The pressure on KrF leader Kjell Ingolf Ropstad is mounting. The party’s comrades are divided over his future as a leader. On Saturday he meets the press again.
SMK: He said he had started to pay
SMK contacted the Tax Administration in October 2020. It was a month before Ropstad sent a form stating that it kept expenses at home.
On Thursday evening, Aftenposten sent the letter that the Tax Administration sent to SMK to Kjell Ingolf Ropstad.
– Why did SMK at that time think that you paid your parents rent?
– You have to ask SMK about that, said Ropstad.
– Did they know you were going to pay?
– It may well be that it was part of my dialogue with SMK, yes. I also spoke to them orally.
Aftenposten has asked SMK why they told the Tax Administration that he paid the rent.
– Did the Prime Minister’s office know that Ropstad did not pay rent to his parents when he contacted the Tax Administration?
– No. When SMK sent the query to the Tax Administration on October 26 last year, Minister Ropstad informed us orally that in 2020 he had started to pay the expenses with his parents, says communications manager Anne Kristin Hjukse.
SMK also refers to the form that Ropstad submitted on November 11, 2020. There he verified that he maintained the housing expenses in his hometown.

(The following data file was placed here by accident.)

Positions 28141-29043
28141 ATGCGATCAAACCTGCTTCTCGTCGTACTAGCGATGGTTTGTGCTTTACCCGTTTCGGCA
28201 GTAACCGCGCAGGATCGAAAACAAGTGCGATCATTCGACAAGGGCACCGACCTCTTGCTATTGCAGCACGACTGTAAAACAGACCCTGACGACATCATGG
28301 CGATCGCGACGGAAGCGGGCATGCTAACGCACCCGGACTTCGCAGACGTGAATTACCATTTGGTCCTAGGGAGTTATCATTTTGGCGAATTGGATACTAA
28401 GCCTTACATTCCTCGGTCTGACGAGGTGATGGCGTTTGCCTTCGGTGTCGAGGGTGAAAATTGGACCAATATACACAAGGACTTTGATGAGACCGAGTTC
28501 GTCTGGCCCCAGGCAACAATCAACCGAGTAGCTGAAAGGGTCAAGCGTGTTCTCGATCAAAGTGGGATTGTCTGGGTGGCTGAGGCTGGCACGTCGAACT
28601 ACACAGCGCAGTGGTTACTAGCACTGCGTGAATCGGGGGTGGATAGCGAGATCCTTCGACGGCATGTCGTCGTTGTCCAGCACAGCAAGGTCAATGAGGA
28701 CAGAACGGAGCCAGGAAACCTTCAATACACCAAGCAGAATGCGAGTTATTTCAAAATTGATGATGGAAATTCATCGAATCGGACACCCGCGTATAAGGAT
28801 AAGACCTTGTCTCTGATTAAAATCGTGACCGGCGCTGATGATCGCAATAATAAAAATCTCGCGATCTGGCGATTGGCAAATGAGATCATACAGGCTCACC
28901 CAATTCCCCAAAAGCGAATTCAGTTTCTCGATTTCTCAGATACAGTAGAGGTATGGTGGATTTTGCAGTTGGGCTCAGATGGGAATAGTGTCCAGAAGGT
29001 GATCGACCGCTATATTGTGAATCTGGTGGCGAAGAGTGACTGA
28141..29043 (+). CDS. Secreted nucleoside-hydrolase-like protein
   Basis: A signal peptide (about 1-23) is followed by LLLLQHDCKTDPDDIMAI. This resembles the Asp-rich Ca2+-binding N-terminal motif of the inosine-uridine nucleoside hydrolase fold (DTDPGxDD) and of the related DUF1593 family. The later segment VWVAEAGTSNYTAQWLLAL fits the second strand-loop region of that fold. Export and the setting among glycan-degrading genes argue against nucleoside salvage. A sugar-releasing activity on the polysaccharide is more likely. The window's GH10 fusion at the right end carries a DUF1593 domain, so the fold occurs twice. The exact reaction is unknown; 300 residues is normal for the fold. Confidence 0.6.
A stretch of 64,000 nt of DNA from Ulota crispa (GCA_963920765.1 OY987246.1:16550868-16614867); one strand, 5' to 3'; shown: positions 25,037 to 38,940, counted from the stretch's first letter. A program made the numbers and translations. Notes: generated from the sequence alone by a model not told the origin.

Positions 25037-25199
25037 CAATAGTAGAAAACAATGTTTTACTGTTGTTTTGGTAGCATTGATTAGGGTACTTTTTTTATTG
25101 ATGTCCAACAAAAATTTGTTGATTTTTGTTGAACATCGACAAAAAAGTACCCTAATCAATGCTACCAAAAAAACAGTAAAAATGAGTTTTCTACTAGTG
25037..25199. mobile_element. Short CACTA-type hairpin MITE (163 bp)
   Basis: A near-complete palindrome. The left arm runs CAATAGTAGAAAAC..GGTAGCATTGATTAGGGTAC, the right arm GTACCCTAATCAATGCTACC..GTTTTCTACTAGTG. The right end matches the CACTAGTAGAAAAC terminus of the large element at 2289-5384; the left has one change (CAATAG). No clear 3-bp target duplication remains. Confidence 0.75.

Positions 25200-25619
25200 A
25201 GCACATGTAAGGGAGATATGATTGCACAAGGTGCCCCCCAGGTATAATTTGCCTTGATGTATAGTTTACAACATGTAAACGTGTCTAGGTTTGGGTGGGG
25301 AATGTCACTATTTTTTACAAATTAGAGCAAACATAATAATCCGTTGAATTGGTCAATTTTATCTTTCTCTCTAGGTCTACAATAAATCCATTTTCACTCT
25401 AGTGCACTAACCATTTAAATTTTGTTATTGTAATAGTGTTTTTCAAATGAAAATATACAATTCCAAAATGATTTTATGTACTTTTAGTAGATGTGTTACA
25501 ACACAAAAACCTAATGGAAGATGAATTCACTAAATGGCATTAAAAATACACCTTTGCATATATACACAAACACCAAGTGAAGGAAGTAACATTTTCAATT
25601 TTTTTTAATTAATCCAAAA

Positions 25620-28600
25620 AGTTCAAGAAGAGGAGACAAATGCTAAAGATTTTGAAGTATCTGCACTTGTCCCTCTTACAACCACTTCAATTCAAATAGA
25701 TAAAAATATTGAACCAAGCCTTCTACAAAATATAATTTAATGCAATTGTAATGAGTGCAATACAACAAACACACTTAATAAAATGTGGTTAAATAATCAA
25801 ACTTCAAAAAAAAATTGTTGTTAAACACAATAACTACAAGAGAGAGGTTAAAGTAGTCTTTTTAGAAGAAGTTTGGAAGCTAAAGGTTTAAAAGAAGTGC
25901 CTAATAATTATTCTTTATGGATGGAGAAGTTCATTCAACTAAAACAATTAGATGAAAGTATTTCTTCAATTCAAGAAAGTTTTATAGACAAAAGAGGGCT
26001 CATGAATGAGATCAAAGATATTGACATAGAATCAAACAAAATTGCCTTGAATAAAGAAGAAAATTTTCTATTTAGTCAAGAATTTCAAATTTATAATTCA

– Was the Prime Minister’s office aware of Ropstad’s plans to repay expenses to his parents to avoid tax on free housing in fiscal year 2020?
– No. As mentioned, we received information from Minister Ropstad that he paid the house expenses in his hometown in 2020, says Hjukse.
– Has SMK helped Ropstad with tax planning?
Ropstad does not remember
Ropstad has always denied that it provided incorrect information to the prime minister’s office. On Friday, Aftenposte confronted him with the statement there that he should have said he “had started paying” when he didn’t have it.
– Is it true that you verbally informed the Prime Minister’s office that you had started to pay the expenses?
– I have been in dialogue with SMK that I have household expenses. Exactly as it is worded … My clear opinion is that I have said that I have expenses. If they have interpreted it differently, then they have.
He reiterated that the agreement with the parents was that they would send an invoice towards the end of the year.
– Do you remember that you used those words: start paying?
– No, says Ropstad.
When questioned by Aftenposten, the prime minister’s office maintains that Ropstad is said to have told an employee this.
Aftenposten cannot speak to the person in question. When asked why not, and if the person in question supports her statement, Communications Manager Anne Kristin Hjukse responds:
– We refer to what we have answered previously about this dialogue.
SMK contacted the Tax Administration again
On Sunday last week, the Tax Administration declared in Aftenposten that politicians who live at home for free must pay taxes on the benefit of free housing for travelers.
Following this announcement, the Prime Minister’s office contacted the Tax Administration again. A senior advisor to SMK asked Lene Marie Ringså from the Tax Administration to help them clarify the regulations.
– It is important that we practice the regulations correctly in our handling, as the current case shows, wrote the SMK advisor in the email to which Aftenposten has access.
Ringså responded shortly after that there are requirements for homeownership expenses at the place of residence in order to receive tax-free housing cover for travelers.